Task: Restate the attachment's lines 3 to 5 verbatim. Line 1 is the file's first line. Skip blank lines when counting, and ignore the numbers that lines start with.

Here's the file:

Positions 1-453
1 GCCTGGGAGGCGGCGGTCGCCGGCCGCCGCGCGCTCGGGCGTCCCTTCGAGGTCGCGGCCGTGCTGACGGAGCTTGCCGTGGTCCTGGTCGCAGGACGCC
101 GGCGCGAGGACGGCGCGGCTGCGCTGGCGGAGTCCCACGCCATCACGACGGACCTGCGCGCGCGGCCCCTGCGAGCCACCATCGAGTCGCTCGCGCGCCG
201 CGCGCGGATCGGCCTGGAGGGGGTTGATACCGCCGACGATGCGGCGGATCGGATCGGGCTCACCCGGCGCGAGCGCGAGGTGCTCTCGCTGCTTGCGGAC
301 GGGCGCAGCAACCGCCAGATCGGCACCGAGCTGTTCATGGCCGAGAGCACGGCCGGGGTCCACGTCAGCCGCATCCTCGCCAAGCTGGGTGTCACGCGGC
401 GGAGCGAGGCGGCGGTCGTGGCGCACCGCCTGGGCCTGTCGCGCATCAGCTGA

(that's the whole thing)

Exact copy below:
101 GGCGCGAGGACGGCGCGGCTGCGCTGGCGGAGTCCCACGCCATCACGACGGACCTGCGCGCGCGGCCCCTGCGAGCCACCATCGAGTCGCTCGCGCGCCG
201 CGCGCGGATCGGCCTGGAGGGGGTTGATACCGCCGACGATGCGGCGGATCGGATCGGGCTCACCCGGCGCGAGCGCGAGGTGCTCTCGCTGCTTGCGGAC
301 GGGCGCAGCAACCGCCAGATCGGCACCGAGCTGTTCATGGCCGAGAGCACGGCCGGGGTCCACGTCAGCCGCATCCTCGCCAAGCTGGGTGTCACGCGGC